(Adds trade data and context)
BRASILIA, April 1 Brazil posted a trade surplus
of $112 million in March, recovering after two
straight monthly deficits but still well below historical
Brazil's trade balance has been hit hard by rising fuel
imports and a drop in the price of iron ore and some other key
exports. A sharp depreciation of the Argentinian peso has also
curbed manufacturing exports to the neighboring country.
The surplus was in line with market expectations of $100
million, according to the median forecast of 19 analysts
surveyed by Reuters. The country posted a deficit of $2.13
billion in February.
The commodities exporter posted a surplus of $162.6 million
in March of 2013, but from 2002 till 2012 its trade surplus
averaged $2 billion for that month.
The shrinking trade surplus is eroding Brazil's external
balance, raising the current account gap to 3.69 percent of GDP
in February from 2.82 percent in February of 2013. Last year's
current account deficit was the biggest since 2001.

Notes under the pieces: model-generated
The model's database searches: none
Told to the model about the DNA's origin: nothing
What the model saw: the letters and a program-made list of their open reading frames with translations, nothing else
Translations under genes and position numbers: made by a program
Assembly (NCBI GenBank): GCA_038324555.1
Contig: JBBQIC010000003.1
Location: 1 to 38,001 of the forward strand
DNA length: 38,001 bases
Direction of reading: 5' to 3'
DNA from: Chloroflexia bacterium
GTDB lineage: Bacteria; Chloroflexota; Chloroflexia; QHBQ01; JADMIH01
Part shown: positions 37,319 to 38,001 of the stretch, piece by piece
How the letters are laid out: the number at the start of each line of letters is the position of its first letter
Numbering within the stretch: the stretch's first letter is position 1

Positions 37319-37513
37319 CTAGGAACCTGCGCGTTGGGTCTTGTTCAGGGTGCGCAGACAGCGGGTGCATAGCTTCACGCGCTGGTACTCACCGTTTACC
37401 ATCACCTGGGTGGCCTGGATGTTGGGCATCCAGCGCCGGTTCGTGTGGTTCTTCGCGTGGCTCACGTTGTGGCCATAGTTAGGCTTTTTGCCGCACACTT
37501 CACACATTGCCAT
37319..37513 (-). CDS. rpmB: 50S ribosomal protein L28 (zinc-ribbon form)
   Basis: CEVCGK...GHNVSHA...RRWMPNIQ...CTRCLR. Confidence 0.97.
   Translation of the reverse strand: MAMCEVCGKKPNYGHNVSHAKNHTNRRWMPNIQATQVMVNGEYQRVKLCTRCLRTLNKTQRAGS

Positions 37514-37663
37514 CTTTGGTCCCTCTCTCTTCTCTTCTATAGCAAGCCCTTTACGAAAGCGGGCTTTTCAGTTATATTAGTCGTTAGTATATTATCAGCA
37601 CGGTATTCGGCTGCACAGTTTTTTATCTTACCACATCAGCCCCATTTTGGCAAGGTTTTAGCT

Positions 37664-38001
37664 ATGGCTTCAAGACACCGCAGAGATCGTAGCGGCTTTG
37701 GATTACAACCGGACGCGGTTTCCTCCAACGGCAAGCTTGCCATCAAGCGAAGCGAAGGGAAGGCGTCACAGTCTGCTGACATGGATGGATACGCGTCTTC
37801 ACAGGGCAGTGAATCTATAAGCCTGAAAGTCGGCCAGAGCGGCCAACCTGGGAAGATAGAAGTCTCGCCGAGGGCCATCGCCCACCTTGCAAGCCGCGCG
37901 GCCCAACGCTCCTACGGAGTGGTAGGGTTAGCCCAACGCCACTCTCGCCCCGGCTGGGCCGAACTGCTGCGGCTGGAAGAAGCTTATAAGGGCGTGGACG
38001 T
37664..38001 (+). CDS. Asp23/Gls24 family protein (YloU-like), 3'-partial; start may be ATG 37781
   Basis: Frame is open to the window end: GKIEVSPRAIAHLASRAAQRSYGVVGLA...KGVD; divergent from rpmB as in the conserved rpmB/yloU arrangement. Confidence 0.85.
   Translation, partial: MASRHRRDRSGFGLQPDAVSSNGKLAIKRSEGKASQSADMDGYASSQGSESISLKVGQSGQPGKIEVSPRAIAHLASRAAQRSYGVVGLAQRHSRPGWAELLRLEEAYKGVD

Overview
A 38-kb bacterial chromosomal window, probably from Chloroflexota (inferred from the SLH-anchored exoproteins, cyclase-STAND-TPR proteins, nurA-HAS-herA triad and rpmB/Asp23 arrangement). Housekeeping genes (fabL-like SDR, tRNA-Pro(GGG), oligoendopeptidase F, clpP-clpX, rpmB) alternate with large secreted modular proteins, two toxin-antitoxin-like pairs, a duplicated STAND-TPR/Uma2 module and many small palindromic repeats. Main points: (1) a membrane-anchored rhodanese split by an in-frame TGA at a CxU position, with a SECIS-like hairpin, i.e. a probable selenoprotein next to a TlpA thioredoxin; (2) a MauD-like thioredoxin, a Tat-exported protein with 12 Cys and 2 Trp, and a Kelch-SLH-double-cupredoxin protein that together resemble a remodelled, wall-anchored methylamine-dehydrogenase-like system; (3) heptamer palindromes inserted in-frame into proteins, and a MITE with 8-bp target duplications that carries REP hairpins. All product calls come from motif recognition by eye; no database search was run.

A worsening trade balance is a serious challenge for Brazil.
The country is struggling with weaker demand for its exports due
to a still-subdued global economy, and low productivity among
Brazilian manufacturers has made their products less competitive
against those of foreign rivals.
While the real slid more than 13 percent against the
dollar last year, the weaker currency has done little to
significantly bolster exports. The weaker real has raised the
prices of imports, but Brazilians continue to snap them up at a
Total exports in March dropped nearly 9 percent from the
same month in 2013. Imports also dropped at a similar pace
during the same period.
In 2013, Brazil posted its smallest trade surplus in more
than a decade as imports of fuel and consumer goods gained speed
while exports eased.
(Reporting by Alonso Soto; Editing by Meredith Mazzilli and